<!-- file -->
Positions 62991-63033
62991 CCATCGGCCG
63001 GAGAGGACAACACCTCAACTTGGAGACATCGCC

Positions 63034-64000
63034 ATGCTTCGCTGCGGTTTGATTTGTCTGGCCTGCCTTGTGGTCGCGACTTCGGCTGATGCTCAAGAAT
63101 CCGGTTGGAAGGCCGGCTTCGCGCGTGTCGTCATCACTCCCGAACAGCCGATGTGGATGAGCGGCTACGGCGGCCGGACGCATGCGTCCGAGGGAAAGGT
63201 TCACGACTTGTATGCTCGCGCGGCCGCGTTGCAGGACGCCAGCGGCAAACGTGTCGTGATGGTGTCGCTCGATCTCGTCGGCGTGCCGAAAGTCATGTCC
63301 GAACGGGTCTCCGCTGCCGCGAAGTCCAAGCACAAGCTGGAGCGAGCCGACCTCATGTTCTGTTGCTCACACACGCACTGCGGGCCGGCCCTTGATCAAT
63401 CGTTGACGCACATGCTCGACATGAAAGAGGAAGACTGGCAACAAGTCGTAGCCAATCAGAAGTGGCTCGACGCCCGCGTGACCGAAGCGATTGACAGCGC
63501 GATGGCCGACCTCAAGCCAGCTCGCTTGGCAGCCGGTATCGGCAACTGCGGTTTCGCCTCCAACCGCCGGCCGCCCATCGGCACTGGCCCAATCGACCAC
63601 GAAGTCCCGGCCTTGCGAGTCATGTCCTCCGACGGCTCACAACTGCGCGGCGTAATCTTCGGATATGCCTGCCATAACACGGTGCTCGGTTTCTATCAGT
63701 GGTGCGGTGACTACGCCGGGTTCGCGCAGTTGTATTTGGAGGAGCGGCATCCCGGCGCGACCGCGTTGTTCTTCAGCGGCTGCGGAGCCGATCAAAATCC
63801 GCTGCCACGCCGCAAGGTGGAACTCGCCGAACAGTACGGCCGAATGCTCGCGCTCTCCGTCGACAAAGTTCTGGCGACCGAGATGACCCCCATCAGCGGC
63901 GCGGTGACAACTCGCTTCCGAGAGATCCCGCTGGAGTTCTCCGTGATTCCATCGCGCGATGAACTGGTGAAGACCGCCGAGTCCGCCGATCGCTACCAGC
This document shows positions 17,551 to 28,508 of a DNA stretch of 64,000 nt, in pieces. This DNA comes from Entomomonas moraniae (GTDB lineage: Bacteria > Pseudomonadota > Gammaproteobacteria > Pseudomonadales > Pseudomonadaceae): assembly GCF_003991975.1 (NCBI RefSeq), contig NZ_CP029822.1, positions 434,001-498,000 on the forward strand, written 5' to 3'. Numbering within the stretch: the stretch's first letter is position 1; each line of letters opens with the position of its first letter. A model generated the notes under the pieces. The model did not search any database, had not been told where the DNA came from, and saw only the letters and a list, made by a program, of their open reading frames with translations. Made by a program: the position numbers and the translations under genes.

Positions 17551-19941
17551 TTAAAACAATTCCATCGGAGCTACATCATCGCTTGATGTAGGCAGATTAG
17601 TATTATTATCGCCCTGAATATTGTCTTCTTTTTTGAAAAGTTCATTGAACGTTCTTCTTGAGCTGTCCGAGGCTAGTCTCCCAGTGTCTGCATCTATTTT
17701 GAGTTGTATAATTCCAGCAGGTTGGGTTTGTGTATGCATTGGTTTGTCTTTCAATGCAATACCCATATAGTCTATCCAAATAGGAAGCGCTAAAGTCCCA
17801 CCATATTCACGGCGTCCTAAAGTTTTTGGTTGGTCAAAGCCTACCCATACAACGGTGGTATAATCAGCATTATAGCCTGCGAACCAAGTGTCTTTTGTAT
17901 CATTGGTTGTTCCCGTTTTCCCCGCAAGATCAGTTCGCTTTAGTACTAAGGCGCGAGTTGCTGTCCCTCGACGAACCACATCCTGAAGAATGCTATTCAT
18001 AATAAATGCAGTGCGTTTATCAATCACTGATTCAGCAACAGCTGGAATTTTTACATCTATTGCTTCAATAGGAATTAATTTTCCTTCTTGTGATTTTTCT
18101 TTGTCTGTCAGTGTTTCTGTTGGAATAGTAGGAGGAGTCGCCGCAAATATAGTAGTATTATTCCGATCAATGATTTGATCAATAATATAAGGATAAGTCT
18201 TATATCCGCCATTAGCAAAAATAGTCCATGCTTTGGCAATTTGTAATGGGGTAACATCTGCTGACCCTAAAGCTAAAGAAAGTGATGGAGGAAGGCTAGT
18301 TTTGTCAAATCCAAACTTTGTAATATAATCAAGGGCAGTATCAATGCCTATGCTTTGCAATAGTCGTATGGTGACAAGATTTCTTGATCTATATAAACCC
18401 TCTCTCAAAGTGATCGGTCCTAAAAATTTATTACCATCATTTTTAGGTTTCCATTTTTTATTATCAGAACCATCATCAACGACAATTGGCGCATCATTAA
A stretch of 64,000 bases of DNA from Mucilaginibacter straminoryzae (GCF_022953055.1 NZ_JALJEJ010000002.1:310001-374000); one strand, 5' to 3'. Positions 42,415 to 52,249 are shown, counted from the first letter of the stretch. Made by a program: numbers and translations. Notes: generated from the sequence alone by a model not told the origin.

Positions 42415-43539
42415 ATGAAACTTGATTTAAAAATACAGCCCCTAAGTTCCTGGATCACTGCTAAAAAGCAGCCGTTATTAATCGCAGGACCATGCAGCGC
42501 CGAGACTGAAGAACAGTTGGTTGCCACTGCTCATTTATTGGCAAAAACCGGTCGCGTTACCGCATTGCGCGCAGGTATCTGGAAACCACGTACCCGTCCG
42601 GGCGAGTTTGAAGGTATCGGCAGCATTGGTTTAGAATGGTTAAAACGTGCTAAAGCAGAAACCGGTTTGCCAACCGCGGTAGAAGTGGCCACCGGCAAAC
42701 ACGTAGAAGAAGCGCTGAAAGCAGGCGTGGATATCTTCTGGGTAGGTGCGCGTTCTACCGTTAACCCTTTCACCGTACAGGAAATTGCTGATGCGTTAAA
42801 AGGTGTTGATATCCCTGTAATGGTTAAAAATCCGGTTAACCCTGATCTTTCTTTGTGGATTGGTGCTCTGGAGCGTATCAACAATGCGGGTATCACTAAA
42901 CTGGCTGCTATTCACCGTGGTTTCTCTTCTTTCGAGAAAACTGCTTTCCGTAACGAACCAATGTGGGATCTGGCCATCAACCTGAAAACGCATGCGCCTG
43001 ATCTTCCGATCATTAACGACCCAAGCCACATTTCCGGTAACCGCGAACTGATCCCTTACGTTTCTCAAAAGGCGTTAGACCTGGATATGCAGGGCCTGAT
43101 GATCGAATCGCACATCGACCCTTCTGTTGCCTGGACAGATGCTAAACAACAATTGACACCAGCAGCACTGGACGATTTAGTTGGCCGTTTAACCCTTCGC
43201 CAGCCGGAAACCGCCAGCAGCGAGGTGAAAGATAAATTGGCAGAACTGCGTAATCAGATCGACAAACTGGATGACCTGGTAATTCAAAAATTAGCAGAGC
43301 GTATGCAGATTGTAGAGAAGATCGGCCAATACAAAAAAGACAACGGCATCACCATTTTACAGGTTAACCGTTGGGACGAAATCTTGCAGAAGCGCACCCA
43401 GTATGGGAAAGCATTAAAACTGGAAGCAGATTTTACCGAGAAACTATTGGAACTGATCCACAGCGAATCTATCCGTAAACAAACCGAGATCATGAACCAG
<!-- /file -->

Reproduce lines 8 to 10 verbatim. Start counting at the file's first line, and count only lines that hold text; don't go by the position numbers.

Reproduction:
63301 GAACGGGTCTCCGCTGCCGCGAAGTCCAAGCACAAGCTGGAGCGAGCCGACCTCATGTTCTGTTGCTCACACACGCACTGCGGGCCGGCCCTTGATCAAT
63401 CGTTGACGCACATGCTCGACATGAAAGAGGAAGACTGGCAACAAGTCGTAGCCAATCAGAAGTGGCTCGACGCCCGCGTGACCGAAGCGATTGACAGCGC
63501 GATGGCCGACCTCAAGCCAGCTCGCTTGGCAGCCGGTATCGGCAACTGCGGTTTCGCCTCCAACCGCCGGCCGCCCATCGGCACTGGCCCAATCGACCAC